North Korea conducted a failed missile test Thursday — its second in a week — of what was believed to be a powerful medium-range Musudan, the U.S. and South Korea said.
Such a weapon could threaten military installations on Guam and the U.S. nuclear bombers deployed there that play a key role in deterrence on the Korean Peninsula.
Some experts have warned that the Musudan could become operational as early as next year amid the North’s ramped up missile tests.
The U.S. Strategic Command said the failed launch at occurred at 6:30 a.m. North Korean time near the northwestern city of Kusong. The missile failed immediately after launch, Reuters reported.
“We strongly condemn this and North Korea’s other recent missile tests, which violate U.N. Security Council resolutions explicitly prohibiting North Korea’s launches using ballistic missile technology,” Pentagon spokesman Cmdr. Gary Ross said in a statement, adding that the U.S. commitment to the defense of South Korea and Japan remains “ironclad.”
The latest test came amid a flurry of activity by the U.S. and its allies as they seek to rein in the North’s nuclear and missile programs.
Speaking at the start of talks between the top U.S. and South Korea diplomats and defense officials Wednesday in Washington, U.S. defense chief Ash Carter warned that any attack on American allies or use of nuclear weapons by North Korea would be met with an “overwhelming” U.S. response.
“Make no mistake, any attack on America or our allies will not only be defeated, but any use of nuclear weapons will (be) met with an overwhelming and effective response,” he said.
This year, the North has conducted two nuclear tests — including its most powerful yet — and 23 missile tests, deepening concern that is moving closer to having a nuclear-tipped missile that could hit the U.S. mainland.
While it remains unclear if Thursday’s missile was a Musudan, such a test would be the eighth of the weapon this year. Just one of those tests was a success, and all were breaches of U.N. resolutions prohibiting the isolated nation’s use of ballistic missile technology.
In June, the North test-fired what appeared to be two Musudans. The first failed, but the second shot traveled 400 km, more than halfway toward the southwest coast of Japan. It reached an altitude of 1,000 km — enough to give its warhead a range of more than 3,000 km.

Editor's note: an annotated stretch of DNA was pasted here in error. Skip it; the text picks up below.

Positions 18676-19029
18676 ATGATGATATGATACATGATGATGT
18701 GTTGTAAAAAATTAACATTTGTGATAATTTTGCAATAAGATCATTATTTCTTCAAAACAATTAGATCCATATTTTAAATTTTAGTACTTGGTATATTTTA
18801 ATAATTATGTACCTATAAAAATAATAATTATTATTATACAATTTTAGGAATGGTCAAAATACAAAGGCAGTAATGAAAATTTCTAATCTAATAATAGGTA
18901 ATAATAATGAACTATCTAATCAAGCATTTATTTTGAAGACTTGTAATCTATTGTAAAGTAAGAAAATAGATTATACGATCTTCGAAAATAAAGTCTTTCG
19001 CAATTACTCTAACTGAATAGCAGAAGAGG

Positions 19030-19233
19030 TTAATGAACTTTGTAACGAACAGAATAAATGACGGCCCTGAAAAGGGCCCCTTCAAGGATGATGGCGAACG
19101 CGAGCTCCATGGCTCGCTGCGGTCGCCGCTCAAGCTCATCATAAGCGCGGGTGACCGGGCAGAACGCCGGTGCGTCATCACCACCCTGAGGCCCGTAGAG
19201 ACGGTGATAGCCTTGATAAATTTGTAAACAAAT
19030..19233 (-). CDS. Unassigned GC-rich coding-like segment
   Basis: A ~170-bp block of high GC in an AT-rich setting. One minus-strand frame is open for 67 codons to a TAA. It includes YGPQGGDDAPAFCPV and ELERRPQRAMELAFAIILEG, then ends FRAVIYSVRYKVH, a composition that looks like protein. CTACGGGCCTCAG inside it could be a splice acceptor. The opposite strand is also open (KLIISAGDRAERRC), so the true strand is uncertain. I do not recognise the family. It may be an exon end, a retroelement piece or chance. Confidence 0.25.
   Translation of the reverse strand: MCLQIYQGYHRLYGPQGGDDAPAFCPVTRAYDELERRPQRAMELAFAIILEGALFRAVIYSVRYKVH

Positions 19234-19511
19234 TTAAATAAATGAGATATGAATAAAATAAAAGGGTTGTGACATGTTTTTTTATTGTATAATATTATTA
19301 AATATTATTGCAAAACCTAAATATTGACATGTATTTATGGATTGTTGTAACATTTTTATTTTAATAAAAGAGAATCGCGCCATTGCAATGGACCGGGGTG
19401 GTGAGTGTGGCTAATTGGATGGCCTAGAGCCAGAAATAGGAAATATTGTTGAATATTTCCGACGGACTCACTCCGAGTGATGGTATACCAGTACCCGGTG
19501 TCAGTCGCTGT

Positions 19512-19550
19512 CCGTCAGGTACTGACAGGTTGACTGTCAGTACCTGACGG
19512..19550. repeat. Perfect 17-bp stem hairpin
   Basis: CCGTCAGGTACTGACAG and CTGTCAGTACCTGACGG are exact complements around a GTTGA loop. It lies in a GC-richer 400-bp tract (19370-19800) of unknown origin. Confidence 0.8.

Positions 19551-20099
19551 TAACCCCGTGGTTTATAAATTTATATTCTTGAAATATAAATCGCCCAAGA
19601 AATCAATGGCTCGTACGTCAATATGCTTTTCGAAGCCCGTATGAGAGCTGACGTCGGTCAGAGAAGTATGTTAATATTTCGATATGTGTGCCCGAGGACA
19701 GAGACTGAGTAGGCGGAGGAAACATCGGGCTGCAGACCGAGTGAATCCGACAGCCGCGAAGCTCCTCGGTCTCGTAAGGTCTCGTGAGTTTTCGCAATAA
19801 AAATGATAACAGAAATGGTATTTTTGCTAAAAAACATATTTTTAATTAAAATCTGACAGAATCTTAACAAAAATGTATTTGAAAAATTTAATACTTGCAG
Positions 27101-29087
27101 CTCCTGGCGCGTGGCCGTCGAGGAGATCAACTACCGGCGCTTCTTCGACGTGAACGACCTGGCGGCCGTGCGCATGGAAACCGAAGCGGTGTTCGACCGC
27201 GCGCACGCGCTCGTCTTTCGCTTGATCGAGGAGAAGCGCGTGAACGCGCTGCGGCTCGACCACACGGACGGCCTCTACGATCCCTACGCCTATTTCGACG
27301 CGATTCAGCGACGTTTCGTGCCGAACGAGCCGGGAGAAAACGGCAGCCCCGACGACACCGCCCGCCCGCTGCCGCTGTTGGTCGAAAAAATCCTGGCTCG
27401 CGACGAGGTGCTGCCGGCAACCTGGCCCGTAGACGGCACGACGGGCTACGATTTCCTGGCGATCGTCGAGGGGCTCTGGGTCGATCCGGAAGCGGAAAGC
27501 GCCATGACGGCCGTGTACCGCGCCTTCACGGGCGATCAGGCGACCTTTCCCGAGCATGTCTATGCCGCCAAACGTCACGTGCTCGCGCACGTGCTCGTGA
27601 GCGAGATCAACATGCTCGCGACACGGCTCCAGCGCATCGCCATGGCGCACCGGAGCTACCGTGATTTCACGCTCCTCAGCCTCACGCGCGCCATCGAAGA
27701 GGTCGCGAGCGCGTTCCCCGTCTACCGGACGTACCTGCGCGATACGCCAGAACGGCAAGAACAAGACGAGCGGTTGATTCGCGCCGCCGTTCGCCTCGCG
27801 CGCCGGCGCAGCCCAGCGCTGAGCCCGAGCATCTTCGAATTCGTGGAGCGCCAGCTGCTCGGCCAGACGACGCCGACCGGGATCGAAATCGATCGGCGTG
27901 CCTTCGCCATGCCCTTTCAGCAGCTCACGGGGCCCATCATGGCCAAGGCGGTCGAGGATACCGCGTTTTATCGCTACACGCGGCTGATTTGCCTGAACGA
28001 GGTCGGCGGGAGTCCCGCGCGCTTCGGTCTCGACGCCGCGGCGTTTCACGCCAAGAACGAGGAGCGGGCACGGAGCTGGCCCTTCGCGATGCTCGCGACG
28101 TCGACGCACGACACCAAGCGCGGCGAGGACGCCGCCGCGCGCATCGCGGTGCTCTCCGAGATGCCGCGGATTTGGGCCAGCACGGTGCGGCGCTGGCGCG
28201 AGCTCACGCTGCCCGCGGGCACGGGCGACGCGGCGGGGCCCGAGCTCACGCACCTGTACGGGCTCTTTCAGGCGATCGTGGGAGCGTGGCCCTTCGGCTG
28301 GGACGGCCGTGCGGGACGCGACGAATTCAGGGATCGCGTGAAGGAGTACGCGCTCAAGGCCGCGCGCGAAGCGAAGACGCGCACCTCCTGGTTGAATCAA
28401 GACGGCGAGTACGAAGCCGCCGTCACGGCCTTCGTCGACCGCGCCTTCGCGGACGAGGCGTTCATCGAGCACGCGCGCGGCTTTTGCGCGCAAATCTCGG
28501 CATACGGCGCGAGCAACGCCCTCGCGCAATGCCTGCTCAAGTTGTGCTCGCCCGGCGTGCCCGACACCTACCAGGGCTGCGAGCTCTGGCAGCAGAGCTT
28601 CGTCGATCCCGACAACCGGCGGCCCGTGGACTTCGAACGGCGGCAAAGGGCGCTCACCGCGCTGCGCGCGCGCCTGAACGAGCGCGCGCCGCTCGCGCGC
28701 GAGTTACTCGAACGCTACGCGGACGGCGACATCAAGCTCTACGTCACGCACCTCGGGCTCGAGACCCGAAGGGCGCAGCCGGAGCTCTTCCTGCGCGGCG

Thursday’s missile test also came as Republican U.S. presidential nominee Donald Trump clashed with his Democratic rival, Hillary Clinton, over nuclear weapons and security issues in the third and final presidential debate.
Trump reiterated his stance that the U.S. is on the losing side of its security deals with South Korea and Japan. The GOP nominee has said that he will remove troops from the Asian allies unless they pay for the stationing of U.S. forces — a move that experts say will leave the two countries exposed to North Korean nuclear threats.
“As far as Japan and other countries, we are being ripped off by everybody,” Trump said during the debate. “We are spending a fortune doing it — they have a bargain of the century.”
In an analysis by the influential 38 North website released Monday, the North Korean-watching blog said that Pyongyang could have an operational Musudan by next year.
Such a weapon could threaten military installations on Guam and the U.S. nuclear bombers that play a key role in deterrence on the Korean Peninsula.
The report came after an apparent failed test of a Musudan on Saturday. U.S. officials said that missile also exploded shortly after launch.
Experts say that despite the spate of failed tests, the North is making progress with the Musudan and in its overall missile program.
“The North Koreans aren’t simply repeating old failures,” John Schilling, an aerospace engineer and expert on North Korea’s missile program, said in the 38 North report.
“If they continue at this rate, the Musudan intermediate-range ballistic missile could enter operational service sometime next year — much sooner than had previously been expected,” he added.
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